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The role of lipid a head group modification in Escherichia coli virulence and polymyxin resistance

Moran, Clare (2017) The role of lipid a head group modification in Escherichia coli virulence and polymyxin resistance. Honours thesis, Murdoch University.

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The use of natural antimicrobials as antibiotics has divested considerable clinical benefit, with the consequence being that pathogenic species are well-prepared to counteract their effects in new, clinical settings.

When considering antimicrobial resistance, the ecological origins of an antibiotic class can direct the conditions under which resistance is promoted, or constrained. By inducing protective transcriptional regulation, bacteria quickly reconcile with otherwise bactericidal compounds in their local environment. The polymyxin antibiotics, Polymyxin B and Colistin, are highly efficacious against pathogenic Gram-negative bacteria, but are nevertheless overcome by such resistance mechanisms. This has been ascribed to the similarities between polymyxins and endogenous cationic antimicrobial peptides, which must be deflected by commensal bacteria and pathogens alike to survive within a variety of hosts.

To repel cationic antimicrobials, bacteria activate transcriptional pathways that reduce the intrinsic anionic charges of the cell envelope. Polymyxin resistant Klebsiella pneumoniae, and Escherichia coli possess both the arnBCADTEF-ugd and eptA operons, expression of which modifies lipid A with the cationic L-Ara4N and pEtN moieties respectively. Electrostatic repulsion of polymyxins by either moiety alone is sufficient for Pseudomonas aeruginosa and Acinetobacter baumannii to attain therapeutically dangerous levels of polymyxin resistance, raising questions as to why certain Enterobacteriaceae maintain both.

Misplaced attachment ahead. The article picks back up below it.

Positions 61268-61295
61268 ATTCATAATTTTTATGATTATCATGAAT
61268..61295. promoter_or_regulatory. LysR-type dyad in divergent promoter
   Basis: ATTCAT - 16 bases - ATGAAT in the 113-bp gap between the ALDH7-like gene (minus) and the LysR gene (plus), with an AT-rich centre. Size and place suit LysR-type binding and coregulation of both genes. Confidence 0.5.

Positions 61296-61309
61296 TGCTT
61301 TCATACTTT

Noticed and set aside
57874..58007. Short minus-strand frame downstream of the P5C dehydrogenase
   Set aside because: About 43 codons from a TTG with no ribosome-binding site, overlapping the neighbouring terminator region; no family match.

The aim of this study was to investigate non-pathogenic E. coli strain BW25113 and the isogenic single deletion strains BW25113ΔarnT, and BW25113ΔeptA. Each mutant strain lacks the final transferase necessary for modification with either L-Ara4N (ArnT), or pEtN (EptA). By constraining E. coli to a singular modification type, the relative influence each moiety exerts on both polymyxin resistance, and pathogenically relevant phenotypes can be uncovered.

Due to their role in eroding polymyxin efficacy, and enhancing pathogenesis, both ArnT and EptA are potential candidates for antivirulence drug design. Therefore, bioinformatics analyses of both enzymes were conducted between E. coli BW25113 and select Gram-negative pathogens.

Homologous enzymes demonstrated preservation of key sites implicated in catalysis, indicating that inhibitors designed to disrupt activity in E. coli may have a broad-spectrum action. Parallel phenotypic assessment of E. coli ArnT and EptA mutant strains under polymyxin exposure, acidification, and within the J774.A1 macrophage survival model suggests that E. coli can readily compensate for individual deficiencies in lipid A modification. This raises implications for the sole pursuit of either enzyme to conquer burgeoning polymyxin resistance, as the Enterobacteriaceae appear to be “ambidextrous” with regard to their preference for ArnT or EptA.

Item Type: Thesis (Honours)
Murdoch Affiliation(s): School of Veterinary and Life Sciences
United Nations SDGs: Goal 3: Good Health and Well-Being
Supervisor(s): Coombs, Geoffrey
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